Taylor Maroney, a figurative oil painter and second-year graduate student at the College of Visual & Performing Arts (CVPA), is the recipient of the Elizabeth Greenshields Foundation Grant. The $15,000 grant is awarded to representational painters who are in the early or development stage of their artistic careers.
"I believe creating artwork is about paying close attention and making the invisible visible," says Taylor who has traveled to and taught courses in South Africa and Europe. Her current project explores the social politics of race relations in the U.S.
Responding to inspiration
"Right now, I feel that place that I need to engage with the most is the socialization citizens of the U.S. are subject to regarding race. I am focusing my research on identity formation through race to specifically speak about whiteness. To narrow this field, I am looking at how 'whiteness' is maintained, how the 'white' population is contributing to this maintenance, and how the positionality of the body in society is both a cause and effect of race."
Creating a process
Taylor says the creative process is a practice in making herself a better human in today's society. "For me, making a painting or drawing has always been an act of full body listening. Painting has always been a way for me to connect, engage, and witness. I am interested in becoming aware of the frames that filter my own experience in hopes of gaining a more complex understanding."
Working with faculty
"CVPA faculty members are the reason I chose UMassD, and also the reason I will recommend this school to other artists. As a graduate painter, I was able to select my committee of professors to work with throughout my education," she says.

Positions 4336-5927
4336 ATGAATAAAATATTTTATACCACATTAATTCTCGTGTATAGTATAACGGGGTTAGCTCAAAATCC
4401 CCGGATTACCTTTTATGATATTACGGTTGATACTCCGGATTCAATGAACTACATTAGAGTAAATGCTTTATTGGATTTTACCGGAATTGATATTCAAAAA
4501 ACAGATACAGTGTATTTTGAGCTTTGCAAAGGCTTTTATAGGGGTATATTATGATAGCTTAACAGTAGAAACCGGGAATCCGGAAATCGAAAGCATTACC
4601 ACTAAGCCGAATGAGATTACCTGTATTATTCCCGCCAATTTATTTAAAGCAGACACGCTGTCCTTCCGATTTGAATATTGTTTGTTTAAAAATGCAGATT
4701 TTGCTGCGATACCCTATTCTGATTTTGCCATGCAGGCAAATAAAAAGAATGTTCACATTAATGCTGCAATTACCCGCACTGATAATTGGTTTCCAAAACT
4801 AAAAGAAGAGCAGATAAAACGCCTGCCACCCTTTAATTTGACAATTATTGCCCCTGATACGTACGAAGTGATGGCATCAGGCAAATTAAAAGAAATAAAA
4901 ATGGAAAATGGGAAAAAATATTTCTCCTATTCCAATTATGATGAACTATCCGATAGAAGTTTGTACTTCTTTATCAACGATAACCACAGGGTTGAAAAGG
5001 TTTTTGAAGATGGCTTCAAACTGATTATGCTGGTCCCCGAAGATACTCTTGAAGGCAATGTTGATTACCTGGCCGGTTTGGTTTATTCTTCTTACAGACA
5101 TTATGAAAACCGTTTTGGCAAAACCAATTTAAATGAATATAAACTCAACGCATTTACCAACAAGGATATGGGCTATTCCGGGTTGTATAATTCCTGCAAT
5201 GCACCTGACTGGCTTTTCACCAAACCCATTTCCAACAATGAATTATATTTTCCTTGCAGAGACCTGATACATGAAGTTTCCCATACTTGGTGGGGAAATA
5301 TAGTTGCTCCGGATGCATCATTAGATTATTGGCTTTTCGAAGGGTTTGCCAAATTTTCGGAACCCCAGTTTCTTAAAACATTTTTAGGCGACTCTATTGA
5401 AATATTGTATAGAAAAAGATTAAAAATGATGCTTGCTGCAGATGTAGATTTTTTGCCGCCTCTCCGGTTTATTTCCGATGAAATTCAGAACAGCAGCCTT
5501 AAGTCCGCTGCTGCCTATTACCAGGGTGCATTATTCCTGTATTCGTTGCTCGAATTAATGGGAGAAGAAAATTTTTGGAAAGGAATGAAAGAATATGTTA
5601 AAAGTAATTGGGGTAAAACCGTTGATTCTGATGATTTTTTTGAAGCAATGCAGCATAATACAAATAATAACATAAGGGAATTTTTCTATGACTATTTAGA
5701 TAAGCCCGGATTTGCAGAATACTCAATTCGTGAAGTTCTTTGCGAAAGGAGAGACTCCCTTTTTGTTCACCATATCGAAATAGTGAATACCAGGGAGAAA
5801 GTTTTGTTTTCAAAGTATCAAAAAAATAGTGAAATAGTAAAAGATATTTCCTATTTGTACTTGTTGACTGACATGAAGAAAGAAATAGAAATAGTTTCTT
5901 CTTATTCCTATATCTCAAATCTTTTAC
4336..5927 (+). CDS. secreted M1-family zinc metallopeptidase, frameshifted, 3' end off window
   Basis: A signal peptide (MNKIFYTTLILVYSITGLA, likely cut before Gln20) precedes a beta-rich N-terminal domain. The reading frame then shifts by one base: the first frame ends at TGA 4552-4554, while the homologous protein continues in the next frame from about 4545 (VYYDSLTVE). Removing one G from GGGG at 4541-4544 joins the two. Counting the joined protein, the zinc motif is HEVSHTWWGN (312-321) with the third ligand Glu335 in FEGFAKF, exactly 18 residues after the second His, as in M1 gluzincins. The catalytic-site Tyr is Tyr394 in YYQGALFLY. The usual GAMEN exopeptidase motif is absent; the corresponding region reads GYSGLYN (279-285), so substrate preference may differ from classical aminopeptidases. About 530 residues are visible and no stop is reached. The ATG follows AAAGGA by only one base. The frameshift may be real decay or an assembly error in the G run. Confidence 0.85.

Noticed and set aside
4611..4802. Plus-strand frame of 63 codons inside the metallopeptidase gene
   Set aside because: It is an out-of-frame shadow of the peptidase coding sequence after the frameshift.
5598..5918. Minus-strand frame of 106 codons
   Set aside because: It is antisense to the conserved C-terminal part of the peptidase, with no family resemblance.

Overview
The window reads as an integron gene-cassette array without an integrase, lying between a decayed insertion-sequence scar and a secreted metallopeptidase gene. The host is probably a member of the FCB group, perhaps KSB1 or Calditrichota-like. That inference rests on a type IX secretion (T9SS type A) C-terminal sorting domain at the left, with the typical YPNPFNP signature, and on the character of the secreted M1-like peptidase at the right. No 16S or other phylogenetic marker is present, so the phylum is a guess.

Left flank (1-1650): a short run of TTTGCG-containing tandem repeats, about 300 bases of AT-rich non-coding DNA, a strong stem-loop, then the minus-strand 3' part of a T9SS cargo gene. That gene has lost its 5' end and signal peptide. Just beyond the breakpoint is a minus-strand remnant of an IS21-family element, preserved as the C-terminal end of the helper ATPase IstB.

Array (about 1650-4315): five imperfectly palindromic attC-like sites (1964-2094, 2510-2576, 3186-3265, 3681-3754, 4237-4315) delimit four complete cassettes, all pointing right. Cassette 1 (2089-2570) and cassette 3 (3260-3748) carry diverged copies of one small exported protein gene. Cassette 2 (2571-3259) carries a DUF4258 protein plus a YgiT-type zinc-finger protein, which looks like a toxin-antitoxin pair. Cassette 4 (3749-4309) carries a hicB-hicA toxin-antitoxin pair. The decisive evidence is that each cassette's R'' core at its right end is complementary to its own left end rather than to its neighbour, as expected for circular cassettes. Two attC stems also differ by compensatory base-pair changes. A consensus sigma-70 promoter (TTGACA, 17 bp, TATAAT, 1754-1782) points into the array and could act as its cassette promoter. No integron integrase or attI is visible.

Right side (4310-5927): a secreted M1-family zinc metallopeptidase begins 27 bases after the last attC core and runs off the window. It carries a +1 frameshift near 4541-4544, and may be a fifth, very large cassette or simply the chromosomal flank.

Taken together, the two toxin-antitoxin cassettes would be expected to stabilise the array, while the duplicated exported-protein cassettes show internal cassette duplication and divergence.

"I chose to work with Suzanne Schireson, Bryan McFarlane, Pamela Karimi, and Ziddi Msangi because of their varied individual knowledge, experiences, and willingness to delve into critical race theory with me. Their support has given me the foundation to stand on while wading into such a politically charged and oft-polarizing subject."
Teaching & learning
"As a teacher and a student within the educational system, I have benefited greatly from studying institutional racism. We are all living and working within many different overlapping systems, education being one of them."
Taylor also says researching provides me the knowledge to understand the implications of my actions and see where she is contributing. "This is extremely important for me as a teacher, student, and peer."
Being an artist on both sides of the educational experience also gives Taylor a unique vantage point. "Human to human interaction is where change can start to happen, but also where the status quo can be protected and maintained: there is a choice to be made. The system of education has some work to do and I hope to be a set of eyes and ears for what needs changing and then advocate for it."
Planning her future
"Once I've earned my MFA, I plan to continue teaching at the college level, she says. "The classroom is such fertile ground for dialogue and development and I love being a part of it. Eventually, I want to apply for a Fulbright and study in a community that practices and implements restorative justice programs."